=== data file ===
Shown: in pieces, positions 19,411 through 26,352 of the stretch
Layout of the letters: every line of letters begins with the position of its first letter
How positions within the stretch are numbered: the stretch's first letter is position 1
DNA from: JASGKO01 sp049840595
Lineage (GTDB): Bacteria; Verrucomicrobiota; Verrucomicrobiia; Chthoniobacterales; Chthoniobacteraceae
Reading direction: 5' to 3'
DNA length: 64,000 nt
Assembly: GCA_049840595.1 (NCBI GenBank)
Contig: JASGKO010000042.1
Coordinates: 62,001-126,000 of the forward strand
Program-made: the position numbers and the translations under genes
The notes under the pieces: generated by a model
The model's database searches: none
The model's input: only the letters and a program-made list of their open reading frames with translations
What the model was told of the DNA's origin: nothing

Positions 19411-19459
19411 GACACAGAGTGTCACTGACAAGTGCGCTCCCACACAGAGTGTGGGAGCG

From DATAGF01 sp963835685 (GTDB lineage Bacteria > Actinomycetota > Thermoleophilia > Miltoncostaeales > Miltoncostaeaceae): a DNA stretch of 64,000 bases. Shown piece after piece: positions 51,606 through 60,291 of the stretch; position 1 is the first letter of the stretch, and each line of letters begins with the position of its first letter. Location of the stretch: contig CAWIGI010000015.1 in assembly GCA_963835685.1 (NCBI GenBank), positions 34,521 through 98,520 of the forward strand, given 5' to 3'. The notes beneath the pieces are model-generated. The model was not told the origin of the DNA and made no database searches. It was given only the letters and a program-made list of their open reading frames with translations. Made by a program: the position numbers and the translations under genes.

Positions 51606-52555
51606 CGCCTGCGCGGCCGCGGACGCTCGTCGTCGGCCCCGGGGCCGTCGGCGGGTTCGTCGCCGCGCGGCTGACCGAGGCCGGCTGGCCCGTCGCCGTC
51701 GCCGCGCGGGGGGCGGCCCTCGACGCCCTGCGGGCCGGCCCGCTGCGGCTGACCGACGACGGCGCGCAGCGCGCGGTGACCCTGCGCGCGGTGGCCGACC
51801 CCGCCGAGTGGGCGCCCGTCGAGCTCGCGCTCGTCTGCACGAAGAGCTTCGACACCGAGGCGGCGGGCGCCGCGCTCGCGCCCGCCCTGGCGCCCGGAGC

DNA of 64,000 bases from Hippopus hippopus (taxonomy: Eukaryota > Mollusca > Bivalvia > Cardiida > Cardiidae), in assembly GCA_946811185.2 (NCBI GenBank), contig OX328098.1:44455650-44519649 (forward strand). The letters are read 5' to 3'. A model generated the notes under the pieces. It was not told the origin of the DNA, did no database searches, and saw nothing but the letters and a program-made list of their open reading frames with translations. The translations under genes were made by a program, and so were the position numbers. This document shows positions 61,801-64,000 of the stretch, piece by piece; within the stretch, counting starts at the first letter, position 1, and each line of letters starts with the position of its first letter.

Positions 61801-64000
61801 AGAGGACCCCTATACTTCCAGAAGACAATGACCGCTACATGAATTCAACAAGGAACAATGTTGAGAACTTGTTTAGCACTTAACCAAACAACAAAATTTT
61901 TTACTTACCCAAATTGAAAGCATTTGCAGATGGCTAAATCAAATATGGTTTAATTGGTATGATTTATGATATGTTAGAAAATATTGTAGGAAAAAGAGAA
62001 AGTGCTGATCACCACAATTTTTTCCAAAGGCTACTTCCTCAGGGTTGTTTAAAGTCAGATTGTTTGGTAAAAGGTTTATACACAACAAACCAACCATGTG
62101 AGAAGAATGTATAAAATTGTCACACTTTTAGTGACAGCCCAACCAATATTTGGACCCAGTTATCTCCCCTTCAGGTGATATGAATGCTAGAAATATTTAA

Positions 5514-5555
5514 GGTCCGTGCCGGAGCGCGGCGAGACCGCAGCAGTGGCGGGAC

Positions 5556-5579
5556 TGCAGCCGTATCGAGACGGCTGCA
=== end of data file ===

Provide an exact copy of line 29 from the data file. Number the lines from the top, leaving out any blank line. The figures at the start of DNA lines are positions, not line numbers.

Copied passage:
Positions 5514-5555